It’s a different world out there nowadays and because of the dreaded Covid-19 virus we live by new rules with new phrases such as ‘self-isolation’, ‘social-distancing’ and ‘Book a Slot’ dictating our way of life. So no fortnightly Lym Nats walks around our area and in the New Forest to enjoy the unravelling of spring with its fresh green leaves and emerging flowers, blossoms, butterflies and the arrivals of summer visitors such as Swifts, swallows and warblers. Only a lucky few might hear or see a Cuckoo this spring.
With the sunshine we enjoyed during April winter’s bare trees turned to green, the early white blossom of Bird Cherry, gave way to Blackthorn, which in turn passed the baton to Hawthorn as April turned to May. Already fledged Blackbird chicks are begging for food from their parents on lawns and roadside verges and hopefully it won’t be long before Swifts return to scream over Lymington.
|Blackbird - male feeding recently fledged youngster © Chris Robinson|
Nature and wildlife continues as normal, perhaps appreciating a quieter world and less traffic on our roads, so that perhaps birdsong is more noticeable than before and uncut roadside verges are more floriferous than usual. To highlight the changing seasons Lym Nats set up a Facebook group on the internet for our members to stay in touch with one another and to share their sightings - be it from within their gardens or exercise walks. In many ways nature and natural history gives us something to look for and to look forward to as the spring turns to summer.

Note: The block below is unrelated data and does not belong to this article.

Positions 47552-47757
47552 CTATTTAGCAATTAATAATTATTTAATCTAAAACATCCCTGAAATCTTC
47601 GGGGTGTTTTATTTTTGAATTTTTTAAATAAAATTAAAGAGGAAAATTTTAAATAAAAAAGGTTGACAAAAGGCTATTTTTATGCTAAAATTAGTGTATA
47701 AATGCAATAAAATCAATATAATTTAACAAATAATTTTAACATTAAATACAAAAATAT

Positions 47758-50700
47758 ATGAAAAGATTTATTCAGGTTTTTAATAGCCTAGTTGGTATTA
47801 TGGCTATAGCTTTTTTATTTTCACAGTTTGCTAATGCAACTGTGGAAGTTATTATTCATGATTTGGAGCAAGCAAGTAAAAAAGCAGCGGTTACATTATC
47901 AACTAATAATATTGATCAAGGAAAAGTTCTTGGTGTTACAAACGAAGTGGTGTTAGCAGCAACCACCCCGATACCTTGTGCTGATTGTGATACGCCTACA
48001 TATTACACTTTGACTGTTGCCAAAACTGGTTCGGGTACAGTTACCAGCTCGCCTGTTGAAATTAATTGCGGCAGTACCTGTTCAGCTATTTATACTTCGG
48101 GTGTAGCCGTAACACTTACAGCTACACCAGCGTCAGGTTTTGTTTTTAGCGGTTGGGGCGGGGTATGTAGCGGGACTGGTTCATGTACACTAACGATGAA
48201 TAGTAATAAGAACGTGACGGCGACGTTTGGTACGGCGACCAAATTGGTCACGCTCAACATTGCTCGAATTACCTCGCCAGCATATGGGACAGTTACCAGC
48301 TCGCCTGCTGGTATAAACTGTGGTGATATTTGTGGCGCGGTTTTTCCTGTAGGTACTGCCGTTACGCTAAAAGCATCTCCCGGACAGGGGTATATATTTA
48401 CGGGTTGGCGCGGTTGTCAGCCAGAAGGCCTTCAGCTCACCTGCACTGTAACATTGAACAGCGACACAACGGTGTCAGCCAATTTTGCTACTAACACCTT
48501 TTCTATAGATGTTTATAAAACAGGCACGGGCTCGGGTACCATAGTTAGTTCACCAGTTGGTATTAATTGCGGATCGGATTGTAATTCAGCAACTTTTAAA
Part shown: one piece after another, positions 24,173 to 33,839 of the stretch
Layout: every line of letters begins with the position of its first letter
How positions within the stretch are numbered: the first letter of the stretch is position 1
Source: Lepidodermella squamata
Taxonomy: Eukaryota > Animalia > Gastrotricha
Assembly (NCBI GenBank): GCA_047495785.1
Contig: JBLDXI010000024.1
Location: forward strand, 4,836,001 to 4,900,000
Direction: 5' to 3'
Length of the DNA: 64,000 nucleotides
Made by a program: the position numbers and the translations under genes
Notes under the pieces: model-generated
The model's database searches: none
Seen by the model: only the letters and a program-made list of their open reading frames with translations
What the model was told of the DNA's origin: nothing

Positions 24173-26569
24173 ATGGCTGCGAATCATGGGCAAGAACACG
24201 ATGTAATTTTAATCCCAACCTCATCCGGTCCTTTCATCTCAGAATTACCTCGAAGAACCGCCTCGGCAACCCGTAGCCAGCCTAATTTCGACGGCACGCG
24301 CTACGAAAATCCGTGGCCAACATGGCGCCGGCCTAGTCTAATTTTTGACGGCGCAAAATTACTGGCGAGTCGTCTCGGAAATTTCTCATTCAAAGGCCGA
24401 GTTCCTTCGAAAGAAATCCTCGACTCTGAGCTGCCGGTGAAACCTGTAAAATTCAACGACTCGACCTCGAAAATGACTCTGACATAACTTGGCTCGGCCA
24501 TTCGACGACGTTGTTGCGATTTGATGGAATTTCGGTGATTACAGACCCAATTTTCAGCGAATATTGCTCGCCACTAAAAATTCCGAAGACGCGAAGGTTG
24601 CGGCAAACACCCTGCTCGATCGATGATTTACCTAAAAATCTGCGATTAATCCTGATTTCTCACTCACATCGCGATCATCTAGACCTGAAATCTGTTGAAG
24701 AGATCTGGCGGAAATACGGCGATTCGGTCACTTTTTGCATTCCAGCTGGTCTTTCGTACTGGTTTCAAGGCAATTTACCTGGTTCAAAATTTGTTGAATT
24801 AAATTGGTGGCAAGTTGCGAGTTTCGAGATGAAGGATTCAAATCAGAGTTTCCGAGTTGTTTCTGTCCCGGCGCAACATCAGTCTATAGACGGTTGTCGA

Contributors to the Facebook group have shown us newts in ponds, foxes in gardens, a great variety of insects, spring flowers and birds. If you are a Lym Nats member and haven’t yet joined (apologies to anyone who slipped through the net when it was set up) why not consider joining and contributing? The more the merrier! RC
And here are some of the magical April moments from our Facebook pages:
|Singing male Whitethroat © Becky Wells|
|Mistle Thrush with food © Chris Robinson|
|A Dunnock springs into action © Glynis Payne|
|Male Great Spotted Woodpecker on feeder © Richard Coomber|
|Wood Anemones and Lesser Celandines © Richard Smith|
|Narrow-leaved Lungwort © Richard Smith|
|Three-cornered Garlic - an invasive species © Richard Coomber|
|Lady's Smock or Cuckooflower © Maureen Fidkin|
|Green-winged Orchid along Woodside Lane, Lymington © Maureen Fidkin|
|Orange-tip - male © Richard Coomber|
|Large Red Damselfly - mating pair © Richard Smith|
|Honeysuckle Sawfly © Chris Robinson|
|Early Purple Orchid © Chris Robinson|
|Stag Beetle - male © Chris Robinson|
|Green Alkanet © Maureen Fidkin|
|Streamer (moth) © Richard Coomber|
|Water Crowfoot © Richard Smith|